Background: Factors influencing survival of patients with a nonsmall-cell lung cancer (NSCLC) invading the parietal pleura or the chest wall are still controversial. The aim of this study was to assess prognostic factors in completely resected pT3 chest wall NSCLC patients.
Methods: We retrospectively reviewed a three-center experience between 1984 and 2002 with 309 patients.
Results: There were 269 male and 40 female patients. Pulmonary resections consisted of 13 wedge resections or segmentectomies, 211 lobectomies, 6 bilobectomies, and 79 pneumonectomies. One hundred patients underwent extrapleural mobilization, and 209, en-bloc resection. Tumors were staged as stages IIB (n = 212) and IIIA (n = 97). Overall 5-year survival rates were 40% and 12% for stage IIB and IIIA, respectively (p < 10(4)). Multivariate analysis shows male sex and bigger tumor size as independent indicators of poor prognosis in stage IIB patients. In stage IIB patients with a chest wall invasion limited to the parietal pleura, en-bloc resections provided higher 5-year survival rates when compared with extrapleural resections (60.3% versus 39.1%; p = 0.03). In stage IIIA patients, multivariate analysis disclosed two independent prognostic factors: the number of resected ribs and adjuvant parietal and mediastinal radiotherapy.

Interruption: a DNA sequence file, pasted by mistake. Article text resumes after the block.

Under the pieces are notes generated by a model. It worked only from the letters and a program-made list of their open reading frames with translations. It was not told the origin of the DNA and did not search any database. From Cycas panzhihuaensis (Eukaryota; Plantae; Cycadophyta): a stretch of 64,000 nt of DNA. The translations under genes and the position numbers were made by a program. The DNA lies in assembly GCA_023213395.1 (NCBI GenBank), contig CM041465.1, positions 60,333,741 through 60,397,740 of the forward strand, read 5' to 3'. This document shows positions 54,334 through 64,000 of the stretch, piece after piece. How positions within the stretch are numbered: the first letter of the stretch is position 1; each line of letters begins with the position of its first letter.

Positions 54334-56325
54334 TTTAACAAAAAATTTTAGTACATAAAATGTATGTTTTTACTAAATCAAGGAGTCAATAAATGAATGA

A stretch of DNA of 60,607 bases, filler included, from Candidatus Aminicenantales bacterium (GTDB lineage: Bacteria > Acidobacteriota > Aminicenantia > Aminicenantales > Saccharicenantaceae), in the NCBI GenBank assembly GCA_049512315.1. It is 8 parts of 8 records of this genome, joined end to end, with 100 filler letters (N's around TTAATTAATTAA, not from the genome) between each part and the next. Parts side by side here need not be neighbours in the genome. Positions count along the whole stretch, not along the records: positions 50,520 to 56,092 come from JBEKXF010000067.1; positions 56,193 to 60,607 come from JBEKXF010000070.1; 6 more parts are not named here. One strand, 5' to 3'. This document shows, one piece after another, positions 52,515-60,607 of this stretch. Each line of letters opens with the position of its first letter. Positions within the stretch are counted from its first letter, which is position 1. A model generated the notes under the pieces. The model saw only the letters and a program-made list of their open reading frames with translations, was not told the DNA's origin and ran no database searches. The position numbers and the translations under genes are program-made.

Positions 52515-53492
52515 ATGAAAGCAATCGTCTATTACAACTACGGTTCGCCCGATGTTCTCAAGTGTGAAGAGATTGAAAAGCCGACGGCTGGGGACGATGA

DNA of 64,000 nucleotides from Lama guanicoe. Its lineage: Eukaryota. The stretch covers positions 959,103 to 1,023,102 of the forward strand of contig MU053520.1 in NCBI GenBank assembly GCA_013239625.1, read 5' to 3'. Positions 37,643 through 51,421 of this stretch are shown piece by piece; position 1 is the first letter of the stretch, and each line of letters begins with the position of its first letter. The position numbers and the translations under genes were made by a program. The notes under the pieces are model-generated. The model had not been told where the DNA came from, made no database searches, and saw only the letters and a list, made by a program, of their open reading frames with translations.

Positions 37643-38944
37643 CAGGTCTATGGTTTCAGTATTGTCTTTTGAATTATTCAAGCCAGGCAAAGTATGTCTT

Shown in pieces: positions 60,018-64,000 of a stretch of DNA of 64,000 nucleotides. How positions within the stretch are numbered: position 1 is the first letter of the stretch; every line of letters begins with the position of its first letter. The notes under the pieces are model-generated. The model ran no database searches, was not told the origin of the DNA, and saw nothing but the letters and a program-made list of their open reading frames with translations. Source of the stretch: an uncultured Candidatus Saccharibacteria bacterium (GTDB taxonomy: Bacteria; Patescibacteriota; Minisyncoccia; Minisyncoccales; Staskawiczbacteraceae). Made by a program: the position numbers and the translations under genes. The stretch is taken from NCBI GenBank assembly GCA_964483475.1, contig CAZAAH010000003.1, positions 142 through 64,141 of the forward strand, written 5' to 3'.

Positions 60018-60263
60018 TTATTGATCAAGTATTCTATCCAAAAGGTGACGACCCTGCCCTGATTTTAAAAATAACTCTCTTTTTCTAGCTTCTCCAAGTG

Conclusions: The presence of lymph node metastases has a disastrous impact on survival in this subset of patients. En-bloc resection is strongly suggested to be the standard of surgical care, and adjuvant radiotherapy does not seem to be necessary in N0 patients when a complete R0 resection has been achieved. For huge tumors (larger than 6 cm), this report suggests that the role of perioperative chemotherapy needs further evaluation.